Comic Book Saturation: Pleasing or Frustrating?

Timeline of currently known comic book movies. Photo credit to

Karina Kosmala, Arts and Entertainment Editor

On a casual Wednesday afternoon, I approached Samuel Saenz with the intention of having a simple conversation about comic book movies. It turned out to be forty minutes of in-depth analysis: holes in the plots, errors on the part of voice actors, inaccuracies with origin stories, and the problems with the mechanics of web-slinging.

Some moviegoers are fascinated by the action-packed adventures in comic to big screen films. But for the real comic book fans, Gabriel, Samuel, and Alejandro, a trip to the movies becomes a exercise in analysis: a breakdown of each film’s comparison to the comic they know and love.

With a total of 66 comic book movies coming in the next few years, comic book readers are often left thinking whether the movie lived up to the book or fell flat. They may be left fulfilled or frustrated if the directors’ changes from the original simply didn’t work out in the end.

Comic book fan Gabriel Saenz pointed to Iron Man 3 as a disappointment. “The Mandarin, in the comics, was a terrorist who

The 'Mandarin' from the movie Iron Man 3 is different compared to the comic book version of the 'Mandarin.' Photo credits to
The ‘Mandarin’ from the movie Iron Man 3 is different compared to the comic book version of the ‘Mandarin.’ Photo credits to

was planning to kill Tony Stark, and while he was doing that, Stark was figuring out a way to bring unlimited power to Manhattan. The Mandarin feels that way of life should be judged and should be uncontrolled as always.” In comic book land, The Mandarin is a real Iron Man nemesis. In the movie, he was a puppet of the real villain. The real villain, as Gabriel described it, “was a white guy who could turn on fire, which was depressing, really depressing.”

Movies that distance themselves away from the characters and plot lines or happen to write additions, to some degree, get the most criticism from comic book fans. According to them, such changes disrupt the flow of the comic narratives and ruin expectations.

“The villain of [The Dark Knight Rises], Bane, in the comics is a mutated human [with] super strength and immune to almost anything. Poison was his steroids, making him rage in order to fight. He also wore a full black, almost luchador, face mask. In the film, Bane was portrayed as a human who seemed to have abnormal strength with a mask, but the mask did not cover all of his face. Also, Bane was not shown as a giant, which he appears to be in the comics, and he did not use poison anywhere in the film,” said Alejandro Martinez.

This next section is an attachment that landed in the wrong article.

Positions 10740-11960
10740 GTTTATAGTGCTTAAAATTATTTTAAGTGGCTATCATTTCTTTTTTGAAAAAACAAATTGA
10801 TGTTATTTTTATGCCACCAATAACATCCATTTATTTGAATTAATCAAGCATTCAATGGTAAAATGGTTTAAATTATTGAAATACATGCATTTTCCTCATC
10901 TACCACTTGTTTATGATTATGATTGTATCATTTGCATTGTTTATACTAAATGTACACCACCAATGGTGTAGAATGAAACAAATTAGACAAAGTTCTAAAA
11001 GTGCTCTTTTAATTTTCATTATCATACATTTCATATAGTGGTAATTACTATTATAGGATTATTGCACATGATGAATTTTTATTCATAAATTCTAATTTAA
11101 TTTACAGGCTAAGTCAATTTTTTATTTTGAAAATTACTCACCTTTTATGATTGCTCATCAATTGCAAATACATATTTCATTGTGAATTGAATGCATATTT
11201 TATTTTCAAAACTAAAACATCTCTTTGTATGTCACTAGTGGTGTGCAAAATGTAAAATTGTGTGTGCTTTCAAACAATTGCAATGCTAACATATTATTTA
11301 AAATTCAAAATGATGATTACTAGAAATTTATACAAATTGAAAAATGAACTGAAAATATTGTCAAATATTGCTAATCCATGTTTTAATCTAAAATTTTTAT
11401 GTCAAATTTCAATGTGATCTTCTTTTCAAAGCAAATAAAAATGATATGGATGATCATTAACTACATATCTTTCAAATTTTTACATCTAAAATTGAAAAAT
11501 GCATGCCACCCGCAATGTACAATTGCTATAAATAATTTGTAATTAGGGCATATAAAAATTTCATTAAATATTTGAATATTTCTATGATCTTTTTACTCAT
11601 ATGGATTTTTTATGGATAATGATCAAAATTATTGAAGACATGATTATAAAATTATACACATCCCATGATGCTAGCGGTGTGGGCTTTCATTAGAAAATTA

Many movie adaptations of comics are not directed by comic book writers themselves, but by movie directors. What angers comic book fans is “when the director decides that he can make his own changes, like he can do whatever he wants,” argues Gabriel Saenz.

Some heroes, like Spiderman, feature problems with technicalities in the movies. Does Peter Parker make his own web shooters, or does the spider bite give him the ability to shoot webs biologically?

The ‘Mandarin’ from Iron Man 3 as seen in the comics is different from the ‘Mandarin’ in the movie. Photo credit to


And then there’s the frustration with non fans’ lack of knowledge.

“It makes me mad that some people like think that comic [companies] like Marvel are making these successful movies they are just thinking out of heads, No, they [are using] millions of millions stories and characters [already exist],” Samuel Saenz said.

Despite the issues movie versions create, most comic book fans are excited for the coming years. Many of their comic book favorites from the paper copy are heading to the big screen.

“It kind of makes me happy because the next ten years on, there is going to be more movies, and recently, Steven Spielberg said, ‘Comic book movies are going to die the way of the Western.’ They’re not. It’s not  going to happen because there are so many characters in DC and Marvel, and it’s interesting because you don’t know what’s going to be next, what’s going to be planned in the next ten years of a movie.”